“And let the peace of Christ rule in your hearts, since as members of one body you were called to peace.”
Peace is a popular word. We want it for the world. We proclaim it over friends. We come in from a long day of work, pack up the kids in the minivan for the night’s outing, have Veggie Tales music blasting while sitting in a long line at Chick fil A, with piercing requests from the backseat for more nuggets while water spills all over your lap … and you may just snap, turn everything off, and plead to the skies “can we just have a moment of peace and quiet!”
(Disclaimer: I know nothing about this last one, and *definitely* didn’t experience this last night).
We yearn for peace, as we should. But the peace we yearn for may be just a tiny shred of the peace Jesus offers. While we may plead for a moment without pain, or just some silence, or one single thing that is finally a bit easy, this is quite far from the expansiveness of the biblical concept of peace.
Shalom is a word that signifies completeness, soundness, prosperity, well-being, harmony, security, and salvation. At its core, shalom expresses the hope for the fullness and rightness of the cosmos that God has planned in the redemption of all things.
The thing about shalom is that although it is often linked to ease, comfort, quiet, it almost never comes through ease, comfort, or quiet. True shalom always comes about through struggle, risk, and discomfort.
Look to the manger in the battle-hardened town of Bethlehem … occupied by Roman soldiers. Tears, cries, mess, filth, and faithfulness. Peace on whom his favor rests.
Look to the cross outside of the city … bloodied screams from suffering men. Anger, rage, pain, and forgiveness. Prince of Peace.
Peace is far more than the absence of conflict; it is the presence of justice.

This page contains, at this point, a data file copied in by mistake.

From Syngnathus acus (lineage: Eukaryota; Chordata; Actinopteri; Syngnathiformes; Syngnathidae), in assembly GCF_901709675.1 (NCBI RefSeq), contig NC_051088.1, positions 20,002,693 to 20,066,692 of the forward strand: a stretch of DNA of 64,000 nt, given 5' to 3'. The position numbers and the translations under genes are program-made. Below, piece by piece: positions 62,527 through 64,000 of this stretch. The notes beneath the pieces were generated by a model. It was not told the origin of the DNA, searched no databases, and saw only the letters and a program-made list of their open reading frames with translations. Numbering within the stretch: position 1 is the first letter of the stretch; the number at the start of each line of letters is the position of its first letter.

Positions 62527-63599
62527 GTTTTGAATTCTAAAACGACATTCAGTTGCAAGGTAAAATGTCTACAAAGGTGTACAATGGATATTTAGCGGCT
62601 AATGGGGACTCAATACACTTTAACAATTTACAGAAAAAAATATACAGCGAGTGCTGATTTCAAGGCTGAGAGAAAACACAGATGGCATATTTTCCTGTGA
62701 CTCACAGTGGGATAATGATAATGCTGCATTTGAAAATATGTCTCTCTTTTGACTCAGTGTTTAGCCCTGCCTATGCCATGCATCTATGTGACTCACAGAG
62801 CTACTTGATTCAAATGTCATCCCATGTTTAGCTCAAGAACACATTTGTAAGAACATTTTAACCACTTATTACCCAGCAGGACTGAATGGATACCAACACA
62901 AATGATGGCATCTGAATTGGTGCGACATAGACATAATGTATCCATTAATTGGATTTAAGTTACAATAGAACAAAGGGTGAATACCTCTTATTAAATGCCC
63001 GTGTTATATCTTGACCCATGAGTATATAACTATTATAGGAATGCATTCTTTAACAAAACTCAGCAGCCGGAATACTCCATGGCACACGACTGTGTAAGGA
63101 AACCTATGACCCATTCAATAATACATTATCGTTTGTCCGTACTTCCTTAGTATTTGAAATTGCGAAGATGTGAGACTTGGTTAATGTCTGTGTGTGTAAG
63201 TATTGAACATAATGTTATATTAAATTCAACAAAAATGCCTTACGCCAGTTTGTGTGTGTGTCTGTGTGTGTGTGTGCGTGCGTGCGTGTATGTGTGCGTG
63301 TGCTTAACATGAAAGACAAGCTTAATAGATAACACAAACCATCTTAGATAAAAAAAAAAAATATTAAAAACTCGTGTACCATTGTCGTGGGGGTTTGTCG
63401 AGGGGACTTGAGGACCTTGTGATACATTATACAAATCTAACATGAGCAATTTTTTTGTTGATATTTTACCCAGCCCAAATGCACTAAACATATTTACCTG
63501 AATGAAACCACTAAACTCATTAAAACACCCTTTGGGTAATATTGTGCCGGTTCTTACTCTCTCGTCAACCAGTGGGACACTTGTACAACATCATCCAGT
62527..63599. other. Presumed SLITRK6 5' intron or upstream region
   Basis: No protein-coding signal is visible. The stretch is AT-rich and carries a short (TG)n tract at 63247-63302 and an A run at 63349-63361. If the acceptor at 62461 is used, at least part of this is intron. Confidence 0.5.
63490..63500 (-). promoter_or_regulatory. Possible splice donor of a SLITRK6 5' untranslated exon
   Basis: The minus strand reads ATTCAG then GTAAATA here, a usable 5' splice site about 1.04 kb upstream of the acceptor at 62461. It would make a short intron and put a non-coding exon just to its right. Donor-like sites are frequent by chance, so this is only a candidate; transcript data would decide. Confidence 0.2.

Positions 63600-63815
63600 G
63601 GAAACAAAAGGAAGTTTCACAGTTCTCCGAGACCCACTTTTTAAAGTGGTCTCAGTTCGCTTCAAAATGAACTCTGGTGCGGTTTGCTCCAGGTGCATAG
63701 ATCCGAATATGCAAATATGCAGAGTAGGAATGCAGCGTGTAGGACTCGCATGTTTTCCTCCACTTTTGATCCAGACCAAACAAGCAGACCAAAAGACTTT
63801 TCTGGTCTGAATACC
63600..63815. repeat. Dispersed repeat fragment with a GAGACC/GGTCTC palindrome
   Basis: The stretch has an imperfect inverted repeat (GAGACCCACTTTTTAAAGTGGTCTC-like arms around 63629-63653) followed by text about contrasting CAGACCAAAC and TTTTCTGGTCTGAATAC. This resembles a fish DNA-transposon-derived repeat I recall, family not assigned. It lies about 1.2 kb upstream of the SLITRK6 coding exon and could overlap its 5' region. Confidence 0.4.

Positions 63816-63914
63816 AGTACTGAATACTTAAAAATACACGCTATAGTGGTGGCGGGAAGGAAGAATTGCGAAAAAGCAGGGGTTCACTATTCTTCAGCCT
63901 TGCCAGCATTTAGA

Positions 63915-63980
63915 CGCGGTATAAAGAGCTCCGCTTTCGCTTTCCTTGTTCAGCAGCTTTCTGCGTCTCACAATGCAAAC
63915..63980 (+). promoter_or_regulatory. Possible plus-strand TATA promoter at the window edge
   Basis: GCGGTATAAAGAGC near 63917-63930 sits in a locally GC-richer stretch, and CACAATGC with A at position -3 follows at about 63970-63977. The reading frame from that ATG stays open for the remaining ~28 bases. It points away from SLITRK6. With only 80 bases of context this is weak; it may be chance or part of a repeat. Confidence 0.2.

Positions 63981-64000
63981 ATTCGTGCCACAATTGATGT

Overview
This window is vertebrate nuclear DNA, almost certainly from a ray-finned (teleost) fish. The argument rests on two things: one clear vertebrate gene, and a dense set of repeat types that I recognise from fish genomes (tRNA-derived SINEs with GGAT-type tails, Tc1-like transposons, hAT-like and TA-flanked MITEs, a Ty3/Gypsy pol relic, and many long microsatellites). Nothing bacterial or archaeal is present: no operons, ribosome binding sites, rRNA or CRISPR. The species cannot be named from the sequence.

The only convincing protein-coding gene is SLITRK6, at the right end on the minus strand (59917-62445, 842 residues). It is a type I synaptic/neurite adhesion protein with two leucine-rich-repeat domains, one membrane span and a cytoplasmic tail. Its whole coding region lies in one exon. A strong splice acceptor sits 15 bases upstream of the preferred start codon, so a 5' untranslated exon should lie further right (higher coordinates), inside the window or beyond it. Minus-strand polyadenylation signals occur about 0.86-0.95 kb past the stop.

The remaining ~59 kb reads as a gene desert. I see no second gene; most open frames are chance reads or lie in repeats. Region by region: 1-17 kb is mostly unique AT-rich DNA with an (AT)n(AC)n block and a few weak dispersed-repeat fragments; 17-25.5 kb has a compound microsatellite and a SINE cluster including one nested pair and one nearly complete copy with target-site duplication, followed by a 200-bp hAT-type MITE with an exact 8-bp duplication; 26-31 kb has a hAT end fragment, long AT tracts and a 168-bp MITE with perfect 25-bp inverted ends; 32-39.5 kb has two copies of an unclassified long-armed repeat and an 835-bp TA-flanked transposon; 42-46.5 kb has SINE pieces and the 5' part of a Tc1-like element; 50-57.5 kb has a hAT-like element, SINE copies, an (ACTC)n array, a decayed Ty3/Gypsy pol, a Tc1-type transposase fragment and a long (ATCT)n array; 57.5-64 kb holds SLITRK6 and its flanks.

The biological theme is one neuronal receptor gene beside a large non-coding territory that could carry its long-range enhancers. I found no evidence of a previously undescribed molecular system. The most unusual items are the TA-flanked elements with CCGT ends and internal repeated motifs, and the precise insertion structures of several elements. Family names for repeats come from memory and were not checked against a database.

Peace is far more than the absence of pain; it is the presence of rightness.
Peace is far more than the absence of darkness; it is the presence of beauty.
So, how do we let the peace of Jesus Messiah dwell in us richly, ruling our hearts?
SEEKING PEACE AND PURSUING IT
Of course, we know that any peace we want to offer to those we are discipling means experiencing that peace ourselves. We cannot offer what/who we don’t know.
Let’s look at a few (perhaps surprising or paradoxical) ways Jesus brought peace. Maybe in examining Jesus’ methods, we can better seek God’s peace in ourselves, in those we are discipling, and in the world around us.
Imagine the life of a Bethlehemite. Your history, at least for the last few centuries, was an endless list of changing foreign rulers, foreign political powers, laws, taxes, and imposed practices. They were passed from one empire to another. Tennis can be fun … unless you are the ball. It seemed like every hundred years the uniforms changed on soldiers that march through your town on the way to Jerusalem. The false peace promised by the Roman Empire and their King Herod came at the cost of the lives of all Bethlehem’s boys born in the previous two years. Something had to be done.
God did not sit back inactive, seeking a ceasefire with Rome and calling that peace. No, God did something about it. But he didn’t seek peace by destroying all his enemies … he didn’t send an army; he didn’t send plagues. Instead, God brought peace by showing up. God “became flesh and blood, and moved into the neighborhood.”1
If you want God’s peace ruling in your hearts, if you want it in the lives of those you are discipling, consider just showing up. Presence is a powerful path to peace, to shalom. It’s hard to seek rightness in our lives if we’re never present to it. It’s hard to train up others in the way of Jesus if we are never with them.
God brought peace by showing up, we should do the same.
CALMING A STORM
this is an obvious one, but it doesn’t make it any less true.
The small breath of wind from out of nowhere suddenly becomes a gust that presses you onto your back foot. Waves lap up against the side of the boat, then begin to crash water, gushing all around your feet. Your face is red and raw from the water pummeling your skin. Jesus just grabs his pillow and rolls over for more sleep.
You yell, so he gets up, notices the frenzy you’re in, and exerts his authority. He rebukes all sources of panic … the wind and waves, and also, the disciples.